There wasn’t an empty seat in the Primrose Potter Salon where Riley Lee joined the inimitable and skilled harpist Marshall McGuire for a highly anticipated exotic and most elevating concert. Described in Wikipedia as the first non-Japanese person to become a shakuhachi master, and with fifty years of performing, teaching and recording, the American-born Riley Lee also directed the first World Shakuhachi Festival in Sydney in 2008, advancing his instrument’s popularity in the Western world. As a member of Elision Ensemble since 1988, and a promoter of both Australian and new compositions, Marshall McGuire was the perfect musical partner, complementing a colourful and creative presentation of duo and solo repertoire that spanned ten centuries of varied vocal and instrumental genres. While we associate the shakuhachi with Japanese and Zen cultures, McGuire brought images of the traditional stringed instrument, the Koto, into the Salon with his remarkable imitative style, technical prowess, sensitivity and vitality.
Composer Anne Boyd is known for her involvement with Asian traditions, so her work for flute and piano Goldfish Through Summer Rain (1979) drew us immediately into a timeless soundscape of other worlds. An opening harp introduction of brittle, sprinkling and dynamic patterns developed into a rhythmically supportive framework for Lee’s free, almost improvisatory modal phrases. With varied playing techniques, both musicians expanded the harmonic spectrum producing a rich and subtle range of tone, colour and pitch. If musical notes have a beginning, a middle and an end, the shakuhachi can produce a fourth and fifth dimension, as new harmonic spectrums and note frequencies are explored, with the harp adding a gentle mix of Oriental and Western harmonies and harmonics that seem to surround space and silence. In Ross Edwards’ Raft Song at Sunrise (1995) this almost 3-D effect from the shakuhachi’s warm vibrato and sustained notes enveloped us in an intriguing way. There was an abundance of musical beauty. At times, unusual breath tones and fluttered patterns created tension and rhythmic geometrical shapes, while song-like phrases were repeated with startling soft, soft echoes.
Coming from the French school of harp playing, Hasselmans’ popular piece for solo harp – Gitana – showed a mix of Classical and Romantic forms, with “verses” of song, gypsy waltzes and romantic melodies linked by showy cadenzas in the style of a spirited Spanish fantasia. With McGuire’s impressive technical fluency, joie de vivre, and range of dynamic contrasts this was most enjoyable, and Lee acknowledged his partner’s achievement saying: “Now that was a piece worth coming for!”
Famous for his koto playing, and inventing new kotos with 17 strings (bass) and 80 strings, Michio Miyagi (1894-1956) was recognised as an authority in new Japanese music, composing his most famous piece Haru no Umi (The Sea In Spring) in 1929 – still popular and being played annually as a New Year piece. This very programmatic music gently began with a dreamy, contemplative atmosphere, (The Empty Beach), developing with purposeful activity akin to folk music, with charming modal melodies, lightly skipping rhythms and dancing running patterns shared between both instruments (Sea, Birds, Fishermen). Scintillating plucked harp strings and downward glissandos sketched the fishermen throwing their nets down, before the opening scene of solitude on the beach returned. An evocative rendition of The Hurdy-Man from Schubert’s Die Winterreise song cycle followed, flowing beautifully with its slow, circular turning patterns allowing a powerful breadth of shakuhachi tone, subtle bending of line and unique instrumental colour.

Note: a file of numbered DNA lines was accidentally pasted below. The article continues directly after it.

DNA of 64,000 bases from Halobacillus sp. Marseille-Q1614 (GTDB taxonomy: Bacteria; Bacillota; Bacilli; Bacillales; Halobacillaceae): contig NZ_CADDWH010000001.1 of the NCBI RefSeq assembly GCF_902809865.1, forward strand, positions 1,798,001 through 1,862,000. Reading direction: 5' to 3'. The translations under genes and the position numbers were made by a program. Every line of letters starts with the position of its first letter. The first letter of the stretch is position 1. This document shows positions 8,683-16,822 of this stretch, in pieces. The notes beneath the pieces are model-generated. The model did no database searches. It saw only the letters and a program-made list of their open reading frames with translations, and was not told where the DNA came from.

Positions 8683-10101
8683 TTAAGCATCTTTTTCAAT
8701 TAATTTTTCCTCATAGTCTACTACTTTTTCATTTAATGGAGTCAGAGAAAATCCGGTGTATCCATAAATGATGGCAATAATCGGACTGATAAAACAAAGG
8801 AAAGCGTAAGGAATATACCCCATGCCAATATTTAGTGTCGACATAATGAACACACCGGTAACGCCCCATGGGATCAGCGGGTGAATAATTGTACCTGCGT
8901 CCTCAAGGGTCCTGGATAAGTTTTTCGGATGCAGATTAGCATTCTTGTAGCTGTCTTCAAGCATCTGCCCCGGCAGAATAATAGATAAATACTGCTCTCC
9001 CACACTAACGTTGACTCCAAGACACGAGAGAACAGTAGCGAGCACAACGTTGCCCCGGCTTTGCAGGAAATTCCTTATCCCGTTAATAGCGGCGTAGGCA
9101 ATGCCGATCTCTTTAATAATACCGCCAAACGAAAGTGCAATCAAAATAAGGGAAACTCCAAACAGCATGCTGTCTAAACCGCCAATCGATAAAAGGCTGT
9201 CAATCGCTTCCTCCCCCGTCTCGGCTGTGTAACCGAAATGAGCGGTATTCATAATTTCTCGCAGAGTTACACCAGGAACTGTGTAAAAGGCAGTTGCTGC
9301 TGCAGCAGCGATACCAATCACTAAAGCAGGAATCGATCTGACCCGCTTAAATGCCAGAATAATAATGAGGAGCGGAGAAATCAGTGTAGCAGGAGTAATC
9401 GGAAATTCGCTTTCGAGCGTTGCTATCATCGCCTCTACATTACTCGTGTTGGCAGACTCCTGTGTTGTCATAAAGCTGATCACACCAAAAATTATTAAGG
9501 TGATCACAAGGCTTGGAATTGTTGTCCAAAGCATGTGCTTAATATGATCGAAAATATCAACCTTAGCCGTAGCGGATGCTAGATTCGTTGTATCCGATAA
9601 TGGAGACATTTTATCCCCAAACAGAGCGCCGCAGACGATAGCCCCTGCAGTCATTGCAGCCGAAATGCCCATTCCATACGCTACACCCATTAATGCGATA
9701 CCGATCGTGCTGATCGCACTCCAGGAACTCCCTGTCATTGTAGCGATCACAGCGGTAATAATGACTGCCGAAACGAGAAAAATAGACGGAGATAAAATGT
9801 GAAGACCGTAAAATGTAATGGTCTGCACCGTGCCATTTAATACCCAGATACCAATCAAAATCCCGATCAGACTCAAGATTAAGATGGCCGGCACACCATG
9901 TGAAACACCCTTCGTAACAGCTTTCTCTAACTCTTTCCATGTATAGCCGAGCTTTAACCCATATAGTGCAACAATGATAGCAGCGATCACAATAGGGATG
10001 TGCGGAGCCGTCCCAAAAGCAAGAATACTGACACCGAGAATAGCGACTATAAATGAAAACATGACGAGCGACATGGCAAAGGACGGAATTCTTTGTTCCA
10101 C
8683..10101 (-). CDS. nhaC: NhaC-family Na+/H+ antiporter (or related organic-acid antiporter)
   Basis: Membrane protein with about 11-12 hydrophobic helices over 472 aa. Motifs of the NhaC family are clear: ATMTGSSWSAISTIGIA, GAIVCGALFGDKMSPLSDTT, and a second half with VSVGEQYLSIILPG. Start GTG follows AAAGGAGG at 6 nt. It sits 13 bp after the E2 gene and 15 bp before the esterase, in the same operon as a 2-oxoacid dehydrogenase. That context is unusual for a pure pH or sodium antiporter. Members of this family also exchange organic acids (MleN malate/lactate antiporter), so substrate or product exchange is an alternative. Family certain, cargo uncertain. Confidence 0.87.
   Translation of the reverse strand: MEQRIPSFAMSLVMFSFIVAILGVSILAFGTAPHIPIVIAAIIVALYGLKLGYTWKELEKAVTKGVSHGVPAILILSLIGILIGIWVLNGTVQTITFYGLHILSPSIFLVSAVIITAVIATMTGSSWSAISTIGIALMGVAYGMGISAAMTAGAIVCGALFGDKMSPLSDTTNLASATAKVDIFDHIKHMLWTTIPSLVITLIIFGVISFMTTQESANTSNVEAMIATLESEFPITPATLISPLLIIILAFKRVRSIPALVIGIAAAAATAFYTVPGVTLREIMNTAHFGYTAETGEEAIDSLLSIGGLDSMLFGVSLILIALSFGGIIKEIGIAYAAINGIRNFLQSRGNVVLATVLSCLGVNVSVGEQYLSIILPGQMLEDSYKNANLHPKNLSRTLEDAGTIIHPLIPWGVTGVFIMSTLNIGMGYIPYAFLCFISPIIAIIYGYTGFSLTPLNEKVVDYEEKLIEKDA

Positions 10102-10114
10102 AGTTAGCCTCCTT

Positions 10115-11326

Lee told us of his passion for the music of Hildegard von Bingen, playing three contrasting unaccompanied Antiphons– truly defining his mastery of the spiritual and healing aura of the shakuhachi, with its timelessness, peaceful, and meditative sound. Introducing the second Antiphon, Lee read the accompanying text that associated von Bingen with her garden, her response to nature and the environment, which was musically portrayed in a more lively and spirited statement with hints of blurred Medieval and Celtic musings. Lee’s Antiphons completely assured us that in music there could be peace in the world.
Satie’s Trois Gymnopédies was not a surprising inclusion, but each was strategically placed between other groups of pieces. McGuire referred to them as being “the anchors to other worlds”, atmospheric and ageless in the context of the program. He added triplet rhythms, arpeggiated chords and new life to the hypnotic flow of Satie’s well-known accompaniment, complementing the very full-bodied lower notes on the shakuhachi, which were broadened and bent with unexpected relish.
First Stirrings of Spring by Nagasawa (1971) reinforced the simplicity and purity of the shakuhachi’s tone, with gentle, almost extemporised patterns creating the seeds of thoughts, which would blossom as the harp introduced firmness and forwardness in strong repeated alternating chords defining new pulses. Fine balance and musical interplay between the two instruments drew energetic applause and appreciation from an audience whose fascination for these two instruments showed as people surrounded the stage wondering how such a “simple” bamboo instrument can produce such affective music. It takes a true Master.
Julie McErlain reviewed “Goldfish Through Summer Rain”, performed by Riley Lee, Shakuhachi, and Marshall McGuire, Harp, the Melbourne Recital Centre’s Primrose Potter Salon on January 25, 2023.